Monday, June 9, 2008

The Shush Man

Ceiling of the Sistine Chapel

On my first trip to Rome in August, 2000, one of the ports of call where I put in was the Sistine Chapel. Everyone, I think, hears about the chapel's ceiling, but somehow I had managed to miss the news that the walls themselves are covered with eye-popping art -- which is odd to me, in that most people who were in the chapel at the time treated the place as more of a museum or art gallery than a church.

On that note, there was a recording (in English, curiously) piped in over a loud speaker reminding everyone to observe silence. The reminder was necessary: most of the visitors carried on like they were at an amusement park or a museum. The only time they actually quieted down is when the little Italian man sitting in the corner let out a prolonged "SHHHHHHH!" His talent was much in demand -- I actually timed the guy -- because within 60 seconds of a given shush he was on to the next shush: the crowd, it turned out, would quiet down for just a few moments, but slowly, consistently, predictably, the whispers would give way to talking and then return to an excited din.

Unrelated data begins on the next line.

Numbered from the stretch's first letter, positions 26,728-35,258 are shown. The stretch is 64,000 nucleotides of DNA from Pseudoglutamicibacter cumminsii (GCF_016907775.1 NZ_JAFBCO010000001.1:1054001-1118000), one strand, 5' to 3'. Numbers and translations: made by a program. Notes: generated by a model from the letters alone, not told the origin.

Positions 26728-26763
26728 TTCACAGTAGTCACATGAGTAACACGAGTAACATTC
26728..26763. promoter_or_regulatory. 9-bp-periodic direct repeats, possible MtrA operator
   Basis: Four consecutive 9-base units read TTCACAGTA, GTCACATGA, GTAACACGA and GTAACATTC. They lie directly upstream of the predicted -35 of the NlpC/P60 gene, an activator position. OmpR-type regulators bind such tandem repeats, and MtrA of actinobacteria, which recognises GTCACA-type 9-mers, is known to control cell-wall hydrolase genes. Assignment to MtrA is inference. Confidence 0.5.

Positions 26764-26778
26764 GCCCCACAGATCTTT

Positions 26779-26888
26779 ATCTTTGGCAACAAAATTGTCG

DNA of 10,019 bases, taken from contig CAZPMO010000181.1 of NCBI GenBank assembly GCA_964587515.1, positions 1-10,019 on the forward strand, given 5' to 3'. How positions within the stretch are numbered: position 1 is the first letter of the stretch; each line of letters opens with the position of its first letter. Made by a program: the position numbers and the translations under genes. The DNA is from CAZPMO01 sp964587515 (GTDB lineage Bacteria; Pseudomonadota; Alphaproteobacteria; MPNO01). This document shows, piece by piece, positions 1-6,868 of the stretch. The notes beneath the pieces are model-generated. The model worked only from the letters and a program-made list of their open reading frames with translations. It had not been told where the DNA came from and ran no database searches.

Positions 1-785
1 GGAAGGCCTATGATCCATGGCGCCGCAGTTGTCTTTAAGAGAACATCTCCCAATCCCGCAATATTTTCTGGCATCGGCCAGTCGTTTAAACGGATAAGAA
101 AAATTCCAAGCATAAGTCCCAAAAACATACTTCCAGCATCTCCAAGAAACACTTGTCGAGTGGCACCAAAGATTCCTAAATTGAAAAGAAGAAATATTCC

I didn't know what the man in the corner's official title was, so I dubbed him The Shush Man; perhaps his role is filed under some sub-category of librarian. I also wondered if the chap acquired his job through appointment, or whether it was inherited; I can imagine how he might thus declare " I am a Shush Man, my father was a Shush Man, and his father was a Shush Man..."

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